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National Night Out Brings Police and Communities Together

Hokpinton photo

Hokpinton police focus on children's safety and outreach programs.

It’s no secret that there is a strained relationship between police departments and some communities in the nation today. But National Night Out, which took place on August 2 in more than 16,000 communities nationwide, works towards promoting police-community partnerships and neighborhood camaraderie to help make our neighborhoods safer and better places to live. From yesterday’s events, here are what several community leaders have to say about police-community relations, use of force, and the importance of National Night Out in their community.


In a conversation with ICMA member, Tom Bonfield, city manager of Durham, he notes, "We think it is very important to foster improved community relations highlighted by improved police/community relations [and] that the police department, elected officials, and the city leadership need to be visibly together participating with the community in NNO events to meet residents in their communities and on an informal and personal level to build trust but also to show police officers that city elected and administrative leadership are with them in building the community trust and relationships.  We also emphasize our interest in having NNO type events occur throughout the year."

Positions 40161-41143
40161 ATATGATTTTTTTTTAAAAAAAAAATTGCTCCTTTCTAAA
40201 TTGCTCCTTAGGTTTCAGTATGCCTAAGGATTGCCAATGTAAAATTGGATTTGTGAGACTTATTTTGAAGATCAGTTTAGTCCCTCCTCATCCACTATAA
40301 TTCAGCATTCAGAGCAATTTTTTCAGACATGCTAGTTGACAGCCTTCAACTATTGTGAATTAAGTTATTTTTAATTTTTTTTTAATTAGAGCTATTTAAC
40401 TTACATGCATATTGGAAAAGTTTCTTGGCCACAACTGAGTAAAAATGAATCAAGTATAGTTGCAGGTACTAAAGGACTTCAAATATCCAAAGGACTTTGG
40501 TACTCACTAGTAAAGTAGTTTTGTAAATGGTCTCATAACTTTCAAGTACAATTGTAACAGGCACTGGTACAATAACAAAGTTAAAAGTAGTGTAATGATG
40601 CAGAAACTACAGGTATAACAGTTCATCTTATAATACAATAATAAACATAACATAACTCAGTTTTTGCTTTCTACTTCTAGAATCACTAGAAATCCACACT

Merriam Police Chief Michael Daniels told that the underlying thing everyone wants to talk about is police use of force and officers, and how they feel about the conditions they work in and do they feel safe. Residents, some of whom said they came to the event with negative feelings about police and institutional racism, said they left with full stomachs, and a better sense of the issues cops face.


Police Chief David Mara noted to that National Night Out is to raise awareness for crime prevention, but more importantly, it's a good way for police to get out there and meet the people in the neighborhoods and it's a good way to interact with them outside of a time of need.


Arthur Soriano, from a Youth Empowerment Group in City Heights, California told that with the last two tragic situations that just happened currently, by the community coming together and showing the symbol of peace, love and hope is how we could cure, heal from our wounds and make things happen in a good manner. Soriano said the event represented a "civic engagement" where police and the community could come together and work through differences.


Police Chief Jeff Goldman spoke with reporters and explained that an essential component to keeping its community safe and drug-free is building a strong relationship between police and the community they serve and he’s proud to work in a city that does this better than most. They have a great community in Delray Beach, and National Night Out is a perfect time to highlight their hard work and continue to build their ties.


Officer Brandon Beavais of Pueblo stated to that the police need to have that partnership with the community, and when they work together, they can solve problems very quickly.

For more resources on police-community relations from ICMA, click here.  


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